When was the last time you set foot inside the National Art Gallery of the National Museum of the Philippines? Probably way back when you were required to go there on a field trip or when you were bored in Manila and just needed something to do to pass the time. It’s a common assumption that museums, particularly art museums, are places where snooty artsy types congregate to discuss the tiny nuances of each painting and sculpture. Don’t buy into that because our own National Museum showcases works of art that even the squarest, most uncreative visitor can still marvel at.
Need proof? Just check out these 6 works of art that will dazzle your mind at take your breath away. And we’re not just talking about popular works like the ubiquitous Spoliarium that you’ve seen all over the media time and again. No, we’re here to talk about the other works that no form of other media can do justice. You simply have to see them with your own eyes.
Parisian Life by Juan Luna
To all of you who have seen Heneral Luna, yes this painting was depicted in the flashback scene of the general’s life. An avid observer and painter of beautiful women, Luna chose to represent in this piece a Parisian courtesan about to rise from a couch. It’s a far cry from his more tumultuous paintings with darker colors, as this is one of the pieces that showcased his talent for painting scenes with a lighter mood.
Fun fact: Those three men in the background are Juan Luna himself, Jose Rizal and Dr. Ariston Bautista Lin, a fellow compatriot in the propaganda movement.
The Commonwealth Triumphal Arch by Guillermo Tolentino
Initially intended to be placed at the intersection of Plaza Burgos and Taft Avenue, the scale model for the Commonwealth Triumphal Arc depict the bas-relief statues of everyday Filipinos who have been working towards Filipino independence. In this work of art, you’ll see mothers, laborers, farmers, and even children all depicting the bayanihan effort to uphold their freedom.
Fun fact: The arch was never actually built because by the time Tolentino was able to present his scale model to President Quezon, World War II started, and funds for the project were allocated towards the war effort.
Maria Clara by Vicente S. Manansala
Vicente Manansala is most popularly known for his style of transparent cubism, with popular works like Madonna of the Slums and Jeepneys. But despite this style, he also created an ink on paper masterpiece depicting one of the most iconic women in Filipino culture – Maria Clara. In this seemingly unassuming portrait, you can see the dignified dalagang Pilipina sitting for her portrait with her hands demurely folded in her lap.
Fun fact: Lurking in the background is the friar that we’ll love to hate – Padre Damaso.
Sculpture of Spoliarium by Juan Luna by Graciano Nepomuceno
You all know what the famed Spoliarium looks like, but just imagine the level of detail and hard work Graciano had to put into creating a miniature sculpture of Luna’s most documented painting. Shown above is just a photograph of Nepomuceno’s tribute to Luna’s obra, but it’s undeniably a work of art in itself. As you can see the foreground prominently juts out of the frame, giving the relief sculpture a lifelike and more poignant appearance.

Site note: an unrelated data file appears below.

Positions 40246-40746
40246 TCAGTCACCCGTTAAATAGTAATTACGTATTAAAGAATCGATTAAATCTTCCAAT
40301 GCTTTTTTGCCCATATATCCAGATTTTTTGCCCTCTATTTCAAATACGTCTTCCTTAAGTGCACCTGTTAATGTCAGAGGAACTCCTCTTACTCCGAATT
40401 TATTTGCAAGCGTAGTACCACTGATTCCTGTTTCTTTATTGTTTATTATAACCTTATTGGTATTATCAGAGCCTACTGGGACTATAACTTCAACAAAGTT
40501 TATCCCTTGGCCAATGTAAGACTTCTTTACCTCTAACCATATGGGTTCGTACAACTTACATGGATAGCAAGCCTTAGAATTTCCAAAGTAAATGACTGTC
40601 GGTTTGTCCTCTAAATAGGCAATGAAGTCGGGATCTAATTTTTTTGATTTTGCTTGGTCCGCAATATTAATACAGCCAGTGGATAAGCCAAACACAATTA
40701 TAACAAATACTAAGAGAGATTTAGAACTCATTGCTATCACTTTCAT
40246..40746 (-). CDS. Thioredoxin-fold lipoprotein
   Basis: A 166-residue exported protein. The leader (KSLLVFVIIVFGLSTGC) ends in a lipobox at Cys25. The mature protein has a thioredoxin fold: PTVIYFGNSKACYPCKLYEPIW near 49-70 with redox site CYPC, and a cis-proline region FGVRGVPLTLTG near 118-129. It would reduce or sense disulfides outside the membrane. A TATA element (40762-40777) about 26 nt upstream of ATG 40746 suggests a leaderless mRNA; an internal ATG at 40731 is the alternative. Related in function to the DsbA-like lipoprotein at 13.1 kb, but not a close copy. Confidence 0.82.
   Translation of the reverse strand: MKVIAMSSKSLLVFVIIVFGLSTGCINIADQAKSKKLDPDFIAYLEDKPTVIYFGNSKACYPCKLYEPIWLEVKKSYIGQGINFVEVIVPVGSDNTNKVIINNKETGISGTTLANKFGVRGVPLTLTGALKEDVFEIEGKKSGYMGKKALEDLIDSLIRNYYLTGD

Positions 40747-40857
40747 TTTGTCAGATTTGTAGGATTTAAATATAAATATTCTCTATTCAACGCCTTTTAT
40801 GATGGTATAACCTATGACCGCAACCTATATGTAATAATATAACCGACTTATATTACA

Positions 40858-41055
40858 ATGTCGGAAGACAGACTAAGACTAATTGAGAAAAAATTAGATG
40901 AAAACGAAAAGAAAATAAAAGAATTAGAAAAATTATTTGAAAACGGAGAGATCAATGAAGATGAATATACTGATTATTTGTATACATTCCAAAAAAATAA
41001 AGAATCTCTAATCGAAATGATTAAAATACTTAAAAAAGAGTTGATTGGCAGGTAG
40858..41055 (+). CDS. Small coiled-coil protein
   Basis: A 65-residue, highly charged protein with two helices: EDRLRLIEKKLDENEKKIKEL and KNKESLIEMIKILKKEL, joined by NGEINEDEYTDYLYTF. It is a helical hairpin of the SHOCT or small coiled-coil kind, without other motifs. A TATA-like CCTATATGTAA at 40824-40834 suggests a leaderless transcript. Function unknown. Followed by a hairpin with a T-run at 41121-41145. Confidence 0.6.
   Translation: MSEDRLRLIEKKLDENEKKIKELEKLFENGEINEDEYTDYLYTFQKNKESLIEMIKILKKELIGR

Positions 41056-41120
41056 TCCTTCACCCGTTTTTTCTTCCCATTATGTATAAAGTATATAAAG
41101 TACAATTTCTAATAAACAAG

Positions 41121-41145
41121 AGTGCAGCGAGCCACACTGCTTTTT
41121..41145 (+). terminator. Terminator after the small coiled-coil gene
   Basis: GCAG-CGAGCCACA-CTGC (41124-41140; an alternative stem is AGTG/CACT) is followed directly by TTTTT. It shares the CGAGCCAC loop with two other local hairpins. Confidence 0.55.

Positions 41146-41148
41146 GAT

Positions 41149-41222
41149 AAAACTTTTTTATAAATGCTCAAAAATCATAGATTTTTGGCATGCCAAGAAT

Fun Fact: Graciano Nepomuceno originally studied painting under Miguel Zaragoza, a contemporary of Juan Luna. But because they disagreed on way too many points, Nepomuceno ventured on to become a sculptor. Definitely a great career move.
Mission Accomplished by Hernando R. Ocampo
There’s an entire wing of the National Museum dedicated to H.R. Ocampo’s work, some of which may not be appealing to those who aren’t into the abstract movement. But one piece truly stands out from the rest as a perfect blend of H.R. Ocampo’s signature lively abstract style and his skill at depicting scenery. Mission Accomplished has gone down in history as one of the artworks that called upon the nationalist spirit of the Filipinos after the Second World War.
Fun fact: There’s a note at the bottom left-hand corner that reads: “To Marvyn Samson, who is not afraid to live his own life. Nanding.”
The Assassination of Governor Bustamante by Felix Resurreccion Hidalgo
Last but not the least in this list is the artwork that you only must behold with your own eyes to believe. Violent as the subject matter may be; it can’t be denied that this massive masterpiece by Hidalgo is one of the most beautiful and surreal works in the entire museum. Often overshadowed by the more popular Spoliarium on the opposite side of the hall, The Assassination of Governor Bustamante is a sharp contrast to the dark yet equally violent scene of Spoliarium. The composition of the entire piece is truly a marvel as it tells a whole story with just one scene.
Fun fact: Why you ask, are these friars so intent on murdering Governor Bustamante? It’s because he arrested an Archbishop suspected of corruption and smuggling during the Galleon Trade.
Six works of art are but the tip of the iceberg of sights to behold within the National Art Gallery of the National Museum of the Philippines. One of these days, you may want to check these artworks out for yourself!
National Museum of the Philippines
P. Burgos Drive, Rizal Park, Manila
Tuesdays-Sundays, 10:00 AM – 5:00 PM
Admission cost: P150 for adults | P120 for senior citizens | P50 for students
Main Photo by Angela Bernadette Reyes